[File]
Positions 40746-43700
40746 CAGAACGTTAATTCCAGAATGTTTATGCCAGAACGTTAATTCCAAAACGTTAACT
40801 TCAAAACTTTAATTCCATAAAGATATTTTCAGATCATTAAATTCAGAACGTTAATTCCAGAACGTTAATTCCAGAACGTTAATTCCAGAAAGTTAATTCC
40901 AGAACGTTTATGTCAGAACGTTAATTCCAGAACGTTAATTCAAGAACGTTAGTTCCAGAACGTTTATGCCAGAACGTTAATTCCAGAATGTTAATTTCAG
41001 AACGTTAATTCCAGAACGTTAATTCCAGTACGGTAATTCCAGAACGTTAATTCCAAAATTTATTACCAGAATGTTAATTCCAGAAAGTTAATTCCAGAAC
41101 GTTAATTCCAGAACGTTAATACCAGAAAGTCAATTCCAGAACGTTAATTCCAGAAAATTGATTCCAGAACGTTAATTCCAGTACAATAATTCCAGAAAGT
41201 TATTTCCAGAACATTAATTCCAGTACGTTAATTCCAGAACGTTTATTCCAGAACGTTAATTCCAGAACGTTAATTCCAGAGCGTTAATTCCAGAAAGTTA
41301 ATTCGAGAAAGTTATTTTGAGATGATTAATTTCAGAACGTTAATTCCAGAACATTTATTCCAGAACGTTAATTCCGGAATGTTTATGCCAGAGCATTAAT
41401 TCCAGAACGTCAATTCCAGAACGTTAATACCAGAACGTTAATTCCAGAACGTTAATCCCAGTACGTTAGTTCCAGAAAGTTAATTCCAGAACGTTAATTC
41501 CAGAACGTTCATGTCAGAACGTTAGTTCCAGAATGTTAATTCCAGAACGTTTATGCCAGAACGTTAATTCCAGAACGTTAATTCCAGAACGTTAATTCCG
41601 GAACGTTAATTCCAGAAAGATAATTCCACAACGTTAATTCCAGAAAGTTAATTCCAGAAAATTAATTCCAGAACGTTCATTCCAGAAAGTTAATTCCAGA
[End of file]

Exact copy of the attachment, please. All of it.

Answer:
Positions 40746-43700
40746 CAGAACGTTAATTCCAGAATGTTTATGCCAGAACGTTAATTCCAAAACGTTAACT
40801 TCAAAACTTTAATTCCATAAAGATATTTTCAGATCATTAAATTCAGAACGTTAATTCCAGAACGTTAATTCCAGAACGTTAATTCCAGAAAGTTAATTCC
40901 AGAACGTTTATGTCAGAACGTTAATTCCAGAACGTTAATTCAAGAACGTTAGTTCCAGAACGTTTATGCCAGAACGTTAATTCCAGAATGTTAATTTCAG
41001 AACGTTAATTCCAGAACGTTAATTCCAGTACGGTAATTCCAGAACGTTAATTCCAAAATTTATTACCAGAATGTTAATTCCAGAAAGTTAATTCCAGAAC
41101 GTTAATTCCAGAACGTTAATACCAGAAAGTCAATTCCAGAACGTTAATTCCAGAAAATTGATTCCAGAACGTTAATTCCAGTACAATAATTCCAGAAAGT
41201 TATTTCCAGAACATTAATTCCAGTACGTTAATTCCAGAACGTTTATTCCAGAACGTTAATTCCAGAACGTTAATTCCAGAGCGTTAATTCCAGAAAGTTA
41301 ATTCGAGAAAGTTATTTTGAGATGATTAATTTCAGAACGTTAATTCCAGAACATTTATTCCAGAACGTTAATTCCGGAATGTTTATGCCAGAGCATTAAT
41401 TCCAGAACGTCAATTCCAGAACGTTAATACCAGAACGTTAATTCCAGAACGTTAATCCCAGTACGTTAGTTCCAGAAAGTTAATTCCAGAACGTTAATTC
41501 CAGAACGTTCATGTCAGAACGTTAGTTCCAGAATGTTAATTCCAGAACGTTTATGCCAGAACGTTAATTCCAGAACGTTAATTCCAGAACGTTAATTCCG
41601 GAACGTTAATTCCAGAAAGATAATTCCACAACGTTAATTCCAGAAAGTTAATTCCAGAAAATTAATTCCAGAACGTTCATTCCAGAAAGTTAATTCCAGA